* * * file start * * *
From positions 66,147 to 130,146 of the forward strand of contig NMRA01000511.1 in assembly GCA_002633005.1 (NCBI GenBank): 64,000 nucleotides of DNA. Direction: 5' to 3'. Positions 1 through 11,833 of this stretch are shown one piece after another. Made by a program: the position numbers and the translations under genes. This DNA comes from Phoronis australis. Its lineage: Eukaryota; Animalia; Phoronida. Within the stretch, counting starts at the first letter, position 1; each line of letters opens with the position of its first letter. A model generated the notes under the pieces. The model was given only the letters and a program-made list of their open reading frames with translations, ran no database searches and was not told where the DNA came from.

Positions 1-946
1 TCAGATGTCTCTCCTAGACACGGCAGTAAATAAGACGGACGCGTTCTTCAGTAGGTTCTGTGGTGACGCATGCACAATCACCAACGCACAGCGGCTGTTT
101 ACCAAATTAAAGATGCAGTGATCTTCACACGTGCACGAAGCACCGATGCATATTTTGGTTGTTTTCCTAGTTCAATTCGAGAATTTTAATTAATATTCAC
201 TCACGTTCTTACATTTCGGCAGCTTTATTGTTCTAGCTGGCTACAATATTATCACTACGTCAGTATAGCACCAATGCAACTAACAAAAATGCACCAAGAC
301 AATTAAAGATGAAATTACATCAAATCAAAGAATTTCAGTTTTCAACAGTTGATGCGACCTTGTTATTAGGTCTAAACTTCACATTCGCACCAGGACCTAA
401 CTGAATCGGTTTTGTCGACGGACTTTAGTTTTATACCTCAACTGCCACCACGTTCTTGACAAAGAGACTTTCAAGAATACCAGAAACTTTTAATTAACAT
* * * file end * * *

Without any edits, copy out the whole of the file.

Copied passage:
From positions 66,147 to 130,146 of the forward strand of contig NMRA01000511.1 in assembly GCA_002633005.1 (NCBI GenBank): 64,000 nucleotides of DNA. Direction: 5' to 3'. Positions 1 through 11,833 of this stretch are shown one piece after another. Made by a program: the position numbers and the translations under genes. This DNA comes from Phoronis australis. Its lineage: Eukaryota; Animalia; Phoronida. Within the stretch, counting starts at the first letter, position 1; each line of letters opens with the position of its first letter. A model generated the notes under the pieces. The model was given only the letters and a program-made list of their open reading frames with translations, ran no database searches and was not told where the DNA came from.

Positions 1-946
1 TCAGATGTCTCTCCTAGACACGGCAGTAAATAAGACGGACGCGTTCTTCAGTAGGTTCTGTGGTGACGCATGCACAATCACCAACGCACAGCGGCTGTTT
101 ACCAAATTAAAGATGCAGTGATCTTCACACGTGCACGAAGCACCGATGCATATTTTGGTTGTTTTCCTAGTTCAATTCGAGAATTTTAATTAATATTCAC
201 TCACGTTCTTACATTTCGGCAGCTTTATTGTTCTAGCTGGCTACAATATTATCACTACGTCAGTATAGCACCAATGCAACTAACAAAAATGCACCAAGAC
301 AATTAAAGATGAAATTACATCAAATCAAAGAATTTCAGTTTTCAACAGTTGATGCGACCTTGTTATTAGGTCTAAACTTCACATTCGCACCAGGACCTAA
401 CTGAATCGGTTTTGTCGACGGACTTTAGTTTTATACCTCAACTGCCACCACGTTCTTGACAAAGAGACTTTCAAGAATACCAGAAACTTTTAATTAACAT